From its relationships with Indigenous peoples to its approach to coming talks on gay marriage to its possible “synergies” with the new federal government, and more, the Anglican Church of Canada has many reasons to be hopeful for the future, Archbishop Fred Hiltz told members of the Council of General Synod (CoGS) at their fall meeting.
"Communion is so gross!"
The cruel words, which were whispered but still plenty audible, cut quick and deep.
Crèches from as far away as Uzbekistan will be featured at Crèches From Across the World, an annual exhibition of nativity scenes to be held at the Cathedral Church of St. James, in Toronto, next month.
A 67-year-old woman is set to become the first female native Hawaiian priest in the entire Anglican Communion.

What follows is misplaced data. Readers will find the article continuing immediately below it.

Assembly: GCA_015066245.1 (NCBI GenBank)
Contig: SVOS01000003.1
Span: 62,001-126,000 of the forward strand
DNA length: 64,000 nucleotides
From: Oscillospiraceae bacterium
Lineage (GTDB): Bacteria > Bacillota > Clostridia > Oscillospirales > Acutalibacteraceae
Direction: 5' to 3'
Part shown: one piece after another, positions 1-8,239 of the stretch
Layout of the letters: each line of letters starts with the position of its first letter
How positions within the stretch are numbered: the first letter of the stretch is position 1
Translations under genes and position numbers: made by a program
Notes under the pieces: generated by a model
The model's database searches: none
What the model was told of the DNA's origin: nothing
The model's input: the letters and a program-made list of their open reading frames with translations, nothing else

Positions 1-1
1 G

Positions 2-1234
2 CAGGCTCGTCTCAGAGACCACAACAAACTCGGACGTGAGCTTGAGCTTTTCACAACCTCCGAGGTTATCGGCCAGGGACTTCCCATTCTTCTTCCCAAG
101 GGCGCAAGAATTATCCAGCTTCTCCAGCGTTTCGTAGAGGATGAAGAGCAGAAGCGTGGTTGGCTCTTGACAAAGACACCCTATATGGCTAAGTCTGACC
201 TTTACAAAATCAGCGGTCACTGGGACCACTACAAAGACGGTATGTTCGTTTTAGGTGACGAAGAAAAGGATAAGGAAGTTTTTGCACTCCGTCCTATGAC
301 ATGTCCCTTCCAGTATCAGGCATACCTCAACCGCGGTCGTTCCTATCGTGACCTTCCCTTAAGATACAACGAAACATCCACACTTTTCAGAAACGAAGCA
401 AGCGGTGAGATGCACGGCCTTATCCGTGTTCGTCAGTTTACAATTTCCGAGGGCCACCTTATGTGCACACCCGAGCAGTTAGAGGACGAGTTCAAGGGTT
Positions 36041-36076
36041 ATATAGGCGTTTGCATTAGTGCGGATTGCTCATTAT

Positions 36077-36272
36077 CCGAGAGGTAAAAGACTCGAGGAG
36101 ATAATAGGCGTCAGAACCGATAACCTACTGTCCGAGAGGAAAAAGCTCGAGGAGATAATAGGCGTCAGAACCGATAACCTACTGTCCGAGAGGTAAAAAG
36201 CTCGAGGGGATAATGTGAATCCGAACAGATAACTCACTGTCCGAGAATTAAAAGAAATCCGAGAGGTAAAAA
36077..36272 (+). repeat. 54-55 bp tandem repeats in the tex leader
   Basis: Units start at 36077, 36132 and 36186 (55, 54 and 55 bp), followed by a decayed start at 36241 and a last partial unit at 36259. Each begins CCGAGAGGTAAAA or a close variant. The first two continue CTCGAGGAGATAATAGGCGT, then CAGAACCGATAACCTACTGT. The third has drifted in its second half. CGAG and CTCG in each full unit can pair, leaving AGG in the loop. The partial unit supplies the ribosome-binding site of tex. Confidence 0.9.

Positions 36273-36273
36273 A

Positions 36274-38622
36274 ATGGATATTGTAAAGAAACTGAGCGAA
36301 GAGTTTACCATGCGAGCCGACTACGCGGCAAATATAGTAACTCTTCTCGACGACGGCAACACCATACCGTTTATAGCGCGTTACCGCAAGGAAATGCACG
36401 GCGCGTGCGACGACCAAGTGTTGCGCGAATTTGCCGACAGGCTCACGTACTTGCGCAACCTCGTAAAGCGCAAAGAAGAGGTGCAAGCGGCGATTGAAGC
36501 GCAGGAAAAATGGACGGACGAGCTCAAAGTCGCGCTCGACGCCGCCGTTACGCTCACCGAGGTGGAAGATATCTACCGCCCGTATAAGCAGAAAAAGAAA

Last month, this column spoke of the institutional church’s captivity to the mindset of Western culture. We called it a kind of “hypnotism” whereby many of the assumptions of Christian faith were blunted or obscured by the powerful counterpoint of Western ideas. This is not to say that there weren’t many points of mutual agreement and benefit in this exchange. There were, however, many aspects of this mutuality that may be seen as negative, as in the way churches played an animating role in colonization.
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